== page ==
US Secretary of State John Kerry met Prime Minister Benjamin Netanyahu
on Tuesday for a third day of talks seeking to piece together a plan to persuade the Israel and Palestinians to return to negotiations, which have been stuck in stalemate since September 2010.
Netanyahu and Kerry met at David's Citadel Hotel in Jerusalem on Tuesday morning, after "very productive" dinner talks late on Monday.
"I think it's fair to say we made progress," Kerry said adding that movement in areas such as the economy "could be critical to changing perceptions and realities on the ground, all of which can contribute to forward momentum."
However, in regards to economic initiatives, Kerry said that the prime minister reiterated that any progress made in the economic field would not replace the need for progress in diplomacy and secuirty, which are, according to him, his first priority.
The two leaders had agreed "to do some homework" over the next few weeks "with a view to seeing how we can really pull all of the pieces together," he told reporters, praising Netanyahu for his "good faith efforts".
Kerry, Netanyahu: 'To do some homework' (Photo: Yonatan Zendel, Flash90)
"I'm determined not only to resume the peace process with the Palestinians, but to make a serious effort to end this conflict once and for all," Netanyahu said.
According to reports, Kerry was hoping to get Israel
and the Palestinians to sit down in Amman for four-way talks with the United States and Jordan.
Secuirty concerns top Israeli agenda (Photo: Kobi Gideon, GPO)
The Al-Quds daily said Jordan
was to be involved as a key player in negotiations over the status of Jerusalem, which Israel claims as its capital while the Palestinians want the annexed eastern sector as capital of their future state.
There was no immediate confirmation of either report, but Jordan has been a key player in the peace process since it signed a peace treaty with Israel in 1994.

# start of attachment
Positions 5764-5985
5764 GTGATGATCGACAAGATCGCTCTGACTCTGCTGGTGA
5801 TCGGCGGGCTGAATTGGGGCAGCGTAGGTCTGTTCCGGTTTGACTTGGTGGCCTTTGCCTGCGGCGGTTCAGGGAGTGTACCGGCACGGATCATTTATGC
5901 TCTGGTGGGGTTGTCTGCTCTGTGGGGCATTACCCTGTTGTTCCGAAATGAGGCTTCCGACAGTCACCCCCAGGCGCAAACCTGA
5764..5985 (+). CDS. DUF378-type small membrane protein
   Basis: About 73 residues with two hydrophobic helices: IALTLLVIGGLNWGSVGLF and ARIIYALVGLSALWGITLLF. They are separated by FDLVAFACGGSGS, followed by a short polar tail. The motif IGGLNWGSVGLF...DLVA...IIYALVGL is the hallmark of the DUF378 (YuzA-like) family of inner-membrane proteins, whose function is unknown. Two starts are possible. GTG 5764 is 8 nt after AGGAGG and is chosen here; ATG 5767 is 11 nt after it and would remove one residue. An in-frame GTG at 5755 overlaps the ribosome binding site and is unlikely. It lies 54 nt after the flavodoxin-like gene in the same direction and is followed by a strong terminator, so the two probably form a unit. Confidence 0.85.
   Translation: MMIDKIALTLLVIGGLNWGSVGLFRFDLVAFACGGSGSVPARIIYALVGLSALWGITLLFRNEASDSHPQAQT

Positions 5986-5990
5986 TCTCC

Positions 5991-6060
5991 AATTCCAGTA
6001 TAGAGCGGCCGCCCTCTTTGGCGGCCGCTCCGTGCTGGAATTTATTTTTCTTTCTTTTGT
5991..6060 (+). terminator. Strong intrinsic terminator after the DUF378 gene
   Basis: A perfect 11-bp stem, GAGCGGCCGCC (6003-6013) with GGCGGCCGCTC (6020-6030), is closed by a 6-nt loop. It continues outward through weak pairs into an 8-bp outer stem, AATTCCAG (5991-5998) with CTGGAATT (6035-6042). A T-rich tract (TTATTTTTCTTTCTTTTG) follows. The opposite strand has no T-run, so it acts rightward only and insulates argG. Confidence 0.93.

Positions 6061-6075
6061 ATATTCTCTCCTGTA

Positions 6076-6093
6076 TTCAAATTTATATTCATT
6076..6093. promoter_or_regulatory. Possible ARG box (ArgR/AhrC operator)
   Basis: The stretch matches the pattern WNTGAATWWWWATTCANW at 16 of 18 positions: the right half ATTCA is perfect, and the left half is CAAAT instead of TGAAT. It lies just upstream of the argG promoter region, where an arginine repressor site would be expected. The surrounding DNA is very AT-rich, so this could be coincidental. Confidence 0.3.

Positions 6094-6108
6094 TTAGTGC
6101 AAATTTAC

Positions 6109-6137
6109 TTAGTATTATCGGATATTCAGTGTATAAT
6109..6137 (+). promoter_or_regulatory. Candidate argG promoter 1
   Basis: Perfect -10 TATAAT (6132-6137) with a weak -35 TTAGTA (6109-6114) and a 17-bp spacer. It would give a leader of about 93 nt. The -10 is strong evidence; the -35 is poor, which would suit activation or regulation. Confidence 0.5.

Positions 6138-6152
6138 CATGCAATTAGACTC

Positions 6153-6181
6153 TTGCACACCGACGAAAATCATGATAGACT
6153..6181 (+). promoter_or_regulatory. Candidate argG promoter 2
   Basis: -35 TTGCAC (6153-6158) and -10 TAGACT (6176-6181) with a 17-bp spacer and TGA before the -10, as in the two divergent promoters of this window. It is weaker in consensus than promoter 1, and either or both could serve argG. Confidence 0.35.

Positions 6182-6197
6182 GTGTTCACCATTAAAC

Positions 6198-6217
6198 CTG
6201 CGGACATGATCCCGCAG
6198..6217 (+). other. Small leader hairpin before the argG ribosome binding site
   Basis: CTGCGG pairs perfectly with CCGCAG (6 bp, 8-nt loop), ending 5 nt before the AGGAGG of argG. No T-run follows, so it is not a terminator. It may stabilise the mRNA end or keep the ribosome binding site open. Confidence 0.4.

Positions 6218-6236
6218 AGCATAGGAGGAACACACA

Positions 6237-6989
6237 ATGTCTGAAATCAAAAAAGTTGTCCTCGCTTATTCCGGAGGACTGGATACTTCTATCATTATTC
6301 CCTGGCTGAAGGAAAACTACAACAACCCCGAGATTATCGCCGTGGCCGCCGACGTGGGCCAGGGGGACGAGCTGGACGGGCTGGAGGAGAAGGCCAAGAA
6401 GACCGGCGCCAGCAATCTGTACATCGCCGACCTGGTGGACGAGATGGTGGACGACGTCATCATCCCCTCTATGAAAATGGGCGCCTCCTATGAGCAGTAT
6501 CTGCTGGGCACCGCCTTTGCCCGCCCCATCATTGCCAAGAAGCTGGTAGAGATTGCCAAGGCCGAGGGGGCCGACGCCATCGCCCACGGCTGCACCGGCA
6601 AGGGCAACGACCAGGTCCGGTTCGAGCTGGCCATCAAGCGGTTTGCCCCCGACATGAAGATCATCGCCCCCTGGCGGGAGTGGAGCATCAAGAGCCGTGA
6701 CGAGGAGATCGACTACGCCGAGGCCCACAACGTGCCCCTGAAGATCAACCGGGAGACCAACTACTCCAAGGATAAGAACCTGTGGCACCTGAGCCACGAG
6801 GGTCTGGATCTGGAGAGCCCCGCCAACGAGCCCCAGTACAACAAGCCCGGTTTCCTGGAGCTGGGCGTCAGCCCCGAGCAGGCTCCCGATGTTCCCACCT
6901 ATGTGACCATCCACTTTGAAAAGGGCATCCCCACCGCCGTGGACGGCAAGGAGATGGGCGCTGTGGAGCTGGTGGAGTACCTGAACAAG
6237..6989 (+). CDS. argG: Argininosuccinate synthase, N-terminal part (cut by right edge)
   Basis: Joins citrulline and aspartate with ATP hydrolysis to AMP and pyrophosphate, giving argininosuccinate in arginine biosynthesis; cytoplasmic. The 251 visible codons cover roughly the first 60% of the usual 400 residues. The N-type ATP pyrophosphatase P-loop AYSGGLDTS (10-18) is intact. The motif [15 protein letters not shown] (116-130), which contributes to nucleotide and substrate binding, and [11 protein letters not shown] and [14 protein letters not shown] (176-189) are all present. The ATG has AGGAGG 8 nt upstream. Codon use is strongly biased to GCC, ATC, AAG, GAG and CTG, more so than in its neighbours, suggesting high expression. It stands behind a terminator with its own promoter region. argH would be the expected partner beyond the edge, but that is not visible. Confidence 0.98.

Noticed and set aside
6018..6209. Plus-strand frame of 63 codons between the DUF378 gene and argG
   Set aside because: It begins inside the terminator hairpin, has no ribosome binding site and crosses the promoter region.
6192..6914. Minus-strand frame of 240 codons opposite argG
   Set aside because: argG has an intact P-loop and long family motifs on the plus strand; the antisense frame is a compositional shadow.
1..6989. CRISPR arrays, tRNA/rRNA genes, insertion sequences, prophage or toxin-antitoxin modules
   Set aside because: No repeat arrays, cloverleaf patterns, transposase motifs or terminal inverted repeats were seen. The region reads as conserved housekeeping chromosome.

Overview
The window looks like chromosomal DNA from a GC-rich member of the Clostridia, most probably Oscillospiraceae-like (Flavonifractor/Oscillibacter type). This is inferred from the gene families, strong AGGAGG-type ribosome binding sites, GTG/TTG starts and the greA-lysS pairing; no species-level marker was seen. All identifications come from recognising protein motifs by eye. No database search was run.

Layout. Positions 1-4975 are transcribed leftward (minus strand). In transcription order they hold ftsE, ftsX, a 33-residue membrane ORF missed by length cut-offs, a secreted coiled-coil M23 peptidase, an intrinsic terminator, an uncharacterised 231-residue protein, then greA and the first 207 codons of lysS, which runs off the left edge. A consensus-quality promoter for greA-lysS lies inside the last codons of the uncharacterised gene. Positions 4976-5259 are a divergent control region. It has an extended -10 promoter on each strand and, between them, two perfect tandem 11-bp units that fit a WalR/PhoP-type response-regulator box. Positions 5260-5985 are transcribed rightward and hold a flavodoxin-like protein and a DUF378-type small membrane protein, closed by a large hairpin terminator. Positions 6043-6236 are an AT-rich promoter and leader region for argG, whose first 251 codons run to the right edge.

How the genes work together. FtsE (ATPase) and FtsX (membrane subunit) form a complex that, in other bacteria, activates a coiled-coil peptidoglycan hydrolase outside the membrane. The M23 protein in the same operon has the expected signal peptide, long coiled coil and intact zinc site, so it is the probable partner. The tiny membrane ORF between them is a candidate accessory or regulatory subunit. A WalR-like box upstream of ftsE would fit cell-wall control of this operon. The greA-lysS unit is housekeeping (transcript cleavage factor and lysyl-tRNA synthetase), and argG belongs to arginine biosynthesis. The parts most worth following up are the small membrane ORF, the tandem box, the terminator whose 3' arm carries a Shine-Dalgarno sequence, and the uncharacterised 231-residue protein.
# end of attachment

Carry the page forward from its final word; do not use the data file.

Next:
Momentum is also gathering among Arab nations to revive the stalled peace process, with a delegation from the Arab League's Arab Peace Initiative (API) committee to visit Washington later this month.
The delegation includes the head of the Arab League's
Arab Peace Initiative committee, Qatar's foreign minister, Hamad bin Jassim, Secretary General of the Arab League, Nabil al-Arabi, and the foreign ministers of Egypt,
Saudi Arabia, Jordan, Morocco and the Palestinian Athourty.
Palestinian President Mahmoud Abbas
attended a meeting of the API committee in Doha on Monday, a day after he held talks with Kerry at his West Bank headquarters in Ramallah.
During the meeting, Abbas told Kerry the release of prisoners
held by Israel was a "top priority" for resuming peace talks, his spokesperson said.
Abbas also wants Netanyahu to present a map of the borders of a future Palestinian state before talks can resume.
The Palestinian leader has repeatedly made clear there would be no return to negotiations without a settlement freeze, but he has also made it known he would suspend
for two months all efforts to seek international recognition of a Palestinian state to give US-brokered efforts a chance.
Roi Kais and AFP contributed to this report
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